Recycling potting soil from the previous year
Seam the summer, it means again to drag soil into the beds. But does that have to be? - Tips on how the soil nourishes the flowers not just for a single season.
With the first warm sunshine of the year, all hobby gardeners awake suddenly from hibernation. It's time to make the beds fit for the summer. As flower shops and garden centers fill up with colorful plants again, work can start.
Often the one or the other asks the questions: can the earth from the previous year be recycled? Are the nutrients used up or have pathogens taken care of? However, these questions can not be answered on a flat-rate basis. It all depends on what kind of plant it is and how well the soil was taken care of last summer.
Potted plants for the balcony
Especially for city dwellers, flower boxes mean a little piece of nature in their own home. The bright yellow or blue of a balcony plant brings some color into the gray concrete desert and some summer flair in your own four walls. But they have to heave the fresh soil from the home improvement store home and, if possible, into the fourth floor of an apartment building.
But to make sure that the flowers look the way they want, this is unfortunately necessary. For balcony plants, the annual replacement is recommended. Due to the cramped culture systems in the pots, the soil is deprived of nutrients and many pours increase the salt content. In addition, there are often harmful germs in the soil that attack the newly planted flowers.
For these reasons, it is enormously important for potted plants that the soil contains a substrate with sufficient water and air capacity. If she has been looking after the wellbeing of her offspring for one season, she can generally no longer have these characteristics.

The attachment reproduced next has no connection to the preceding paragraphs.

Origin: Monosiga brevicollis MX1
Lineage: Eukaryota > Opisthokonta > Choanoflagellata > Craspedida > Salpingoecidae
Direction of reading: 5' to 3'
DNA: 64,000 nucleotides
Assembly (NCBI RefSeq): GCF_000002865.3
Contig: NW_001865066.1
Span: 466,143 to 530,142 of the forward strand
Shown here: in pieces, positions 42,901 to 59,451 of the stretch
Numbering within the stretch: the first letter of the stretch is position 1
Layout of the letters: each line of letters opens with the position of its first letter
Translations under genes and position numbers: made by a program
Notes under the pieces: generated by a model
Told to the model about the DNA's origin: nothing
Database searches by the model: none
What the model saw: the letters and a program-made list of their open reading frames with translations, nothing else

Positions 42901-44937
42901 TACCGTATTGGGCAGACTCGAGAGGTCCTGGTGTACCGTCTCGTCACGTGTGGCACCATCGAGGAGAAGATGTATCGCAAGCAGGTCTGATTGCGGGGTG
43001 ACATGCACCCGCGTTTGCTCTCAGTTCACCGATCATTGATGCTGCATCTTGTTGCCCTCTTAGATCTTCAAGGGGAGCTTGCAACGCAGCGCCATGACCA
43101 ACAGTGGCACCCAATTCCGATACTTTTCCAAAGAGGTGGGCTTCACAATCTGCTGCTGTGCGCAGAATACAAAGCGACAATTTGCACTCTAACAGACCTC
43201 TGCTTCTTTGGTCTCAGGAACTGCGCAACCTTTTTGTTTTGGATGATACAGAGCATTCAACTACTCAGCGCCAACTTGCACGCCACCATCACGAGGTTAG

Bedding and Vegetable Plants in the Garden
Even in beds, plants grow close to each other and the soil therefore has to overgrow have enough nutrients. Especially in the rearing small plantlets are dependent on much nutritious, so they quickly come to power. It is not advisable to give the soil a rich crop for two consecutive years, without fertilizer or other resources.
However, changing the entire load is usually not necessary. If old plant remains are largely removed and the soil is enriched with some fertilizer or mixed with nutrient-rich compost, fruits and vegetables thrive without any problems.
Small tip: If the soil is used for several years in a row, make absolutely sure that no vegetables of the same botanical family are used plant one after the other at the same place. Otherwise, germs easily germinate and the following culture threatens to wither away early.
Preparing the Earth
Two things have to be taken care of in order to reuse as much soil as possible. It needs to be well ventilated and supplied with sufficient nutrients at all times.
The potting soil from the retail trade often changes the structure after a season, becomes impermeable to air and collapses. As a result, the roots do not get enough oxygen in the following year. A green manure or mature compost loosens the soil and prevents this process very reliably.
In a green manure, for example, clover or lupins are sown before winter, as they nourish the soil. In contrast, plants such as rye or vetch are set, as their long roots ensure that the soil remains loose.
Even with the help of various slow-release fertilizers, bedding and potting soil can be processed. Horn meal, compost and sheep's wool or horse manure pellets are particularly well suited to successfully replanting.
Dispose of old potting soil
If potting soil has been used for some years now, thanks to good care, the time has finally come to dispose of it. Even in the city, there are better ways than the household refuse to separate from the old earth.
If there is a bio bin in the house, it is a suitable place. If you do not have the option, ask the local waste department for locations of so-called green containers. A few cemeteries also make tons available to the public in order to remove remnants of gardening.